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In my role as a practicing physician focused on neurological diseases and insults for over 28 years, I have handled a great many individuals with amyotrophic lateral sclerosis (ALS). Over time, I noticed that an inordinately high percentage of my sporadic ALS patients (sALS) patients presented with specific degenerative bone changes in their vertebral columns. In 2015 I conducted a retrospective study using data from 54 sALS patients whom I handled from 2011 to 2015 who had a CT scan of the cervical and/or lumbar spine. I found that 52 of the 54 had telltale signs of degenerative pathology and a history of spinal injury and (in many instances) reinjury to the original injury site. In order to help insure that my interpretation of the CT scans was accurate, I had a radiologist read them. He found that 52 of the 54 sALS patients had degenerative changes in their spinal columns, consistent with spinal nerve stenosis-induced injuries (but not spinal cord injuries).
These findings, in concert with findings reported by Garbuzova-Davis et al. and Valdes and Garbuzova-Davis, suggest this hypothesis: namely, that an initial traumatic injury to a part of the spinal column (usually the cervical spine) causes degenerative changes of the vertebral bones over time, which acts as a trigger for and player in the development of sALS.1,2 If upheld, the posited linkage will provide researchers and physicians with a risk factor, diagnostic biomarker and etiological player in sALS.
Amyotrophic lateral sclerosis (ALS), as originally defined by French neurologist Jean Martin Charcot in 1874, involves the simultaneous involvement of the corticospinal tract and anterior horn cell neurons, the hallmark of which is the selective degeneration of motor neurons in the spinal cord, motor cortex, and brainstem.3,4 At the end of the 19th century, British neurologist William Richard Gowers expanded on Charcot's early research, concluding that multiple progressive diseases affecting both the upper and lower motor neurons, once believed to be distinct, were actually syndromic variations of the same disease.5
The first description of sALS that relates to the hypothesis and findings reported in this article goes back to Gowers, who originally described the onset of the disease as initially affecting a peripheral appendage, then damaging other parts of the same limb as the disease progressed. After manifesting in a single limb, symptoms would then often appear in the other side of the body, particularly in the corresponding limb where the original symptoms began.5,6 While these symptoms still puzzle researchers today, I have witnessed clinically that Gowers's observations hold true for most patients, and are clear hallmarks of the disease. What I found is that the disease often begins initially in areas where spinal injury and reinjury has occurred, which corresponds to motor neurons whose activity has been compromised, which is consistent with the unilateral weakness of the corresponding arm or leg that has been seen to develop soon after such trauma in the vast majority of my patients with sALS (2011–2015).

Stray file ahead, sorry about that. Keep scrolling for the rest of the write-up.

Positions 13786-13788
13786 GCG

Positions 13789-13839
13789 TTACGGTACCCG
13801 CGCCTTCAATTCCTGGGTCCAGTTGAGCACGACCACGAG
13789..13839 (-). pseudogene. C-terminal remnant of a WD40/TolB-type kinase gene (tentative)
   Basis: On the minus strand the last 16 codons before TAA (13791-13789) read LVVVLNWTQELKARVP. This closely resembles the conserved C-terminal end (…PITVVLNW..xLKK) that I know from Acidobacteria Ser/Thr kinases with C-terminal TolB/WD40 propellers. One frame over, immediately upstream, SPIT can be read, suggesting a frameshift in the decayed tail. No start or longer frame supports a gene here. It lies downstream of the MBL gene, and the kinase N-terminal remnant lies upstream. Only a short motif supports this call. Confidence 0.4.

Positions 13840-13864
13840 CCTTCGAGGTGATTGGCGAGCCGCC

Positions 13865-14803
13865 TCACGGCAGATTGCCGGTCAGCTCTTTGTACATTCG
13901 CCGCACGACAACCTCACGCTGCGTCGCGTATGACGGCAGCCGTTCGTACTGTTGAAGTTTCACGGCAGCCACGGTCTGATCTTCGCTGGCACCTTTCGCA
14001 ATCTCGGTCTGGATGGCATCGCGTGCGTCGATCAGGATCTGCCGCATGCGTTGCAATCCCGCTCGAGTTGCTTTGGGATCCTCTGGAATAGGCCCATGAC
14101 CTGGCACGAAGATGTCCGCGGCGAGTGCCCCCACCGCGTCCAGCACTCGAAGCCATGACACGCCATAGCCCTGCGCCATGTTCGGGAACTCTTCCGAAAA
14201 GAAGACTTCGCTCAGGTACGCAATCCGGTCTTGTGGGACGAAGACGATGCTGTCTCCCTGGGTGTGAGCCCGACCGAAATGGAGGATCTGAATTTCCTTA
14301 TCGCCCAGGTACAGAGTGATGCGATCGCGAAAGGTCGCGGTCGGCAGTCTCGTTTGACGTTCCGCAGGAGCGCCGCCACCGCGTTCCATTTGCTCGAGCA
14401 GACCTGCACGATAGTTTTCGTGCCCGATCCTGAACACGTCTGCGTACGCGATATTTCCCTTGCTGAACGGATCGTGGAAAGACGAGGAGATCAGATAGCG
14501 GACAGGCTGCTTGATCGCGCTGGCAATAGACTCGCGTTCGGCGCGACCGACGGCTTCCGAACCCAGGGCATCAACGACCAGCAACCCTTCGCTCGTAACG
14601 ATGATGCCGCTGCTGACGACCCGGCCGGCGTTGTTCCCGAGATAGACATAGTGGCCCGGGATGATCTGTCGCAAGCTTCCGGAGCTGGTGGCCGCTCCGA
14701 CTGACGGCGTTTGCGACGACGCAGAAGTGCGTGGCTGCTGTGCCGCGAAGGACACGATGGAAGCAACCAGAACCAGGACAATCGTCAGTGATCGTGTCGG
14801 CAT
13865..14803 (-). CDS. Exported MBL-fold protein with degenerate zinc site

A number of risk factors for sALS have been identified; however, no published studies have revealed a specific risk factor that can both trigger disease onset and be treatable so as to remediate, slow, or halt its progression.7 What I have uncovered in sALS patients is a pattern of cervical injury in young adulthood followed in time by arthritic changes and neuroforaminal stenosis. Many years later, a reinjury of the original injury site occurs, and shortly thereafter ALS symptoms develop. These clinical observations led me to posit that an initial cervical injury, followed later by a subsequent reinjury of the same area, is not incidental or inconsequential in sALS sufferers but causes degenerative changes of the vertebral bones over time, which acts as a trigger for and player in the development of sALS.
Materials and Methods
Fifty-four sALS patient charts with CT scans of the neck and spine were selected, dating back to 2011. These represented all of the sALS patients whom I had seen during this 4-year period. Those with and without spinal pathology were included in the analysis. Patients with spinal pathology (n = 52), in the form of identifiable neuroforaminal stenoses visible on their CT scans (n = 336 injuries), then had their injury site coded, tabulated, and graphed by location (cervical, lumbar).
As a primary means of determining the damage in the CNS, I made a point of reviewing the computerized tomography (CT) scans of my sALS patients to identify abnormalities of the cervical spine. I found them to be present in 52 out of my 54 sALS patients. Neuroforaminal stenoses, in particular, indicated areas of potential nerve damage and inflammation, and additional analyses revealed herniation from spinal disc avulsions, as well as other disc challenges (Figure 1, to the right).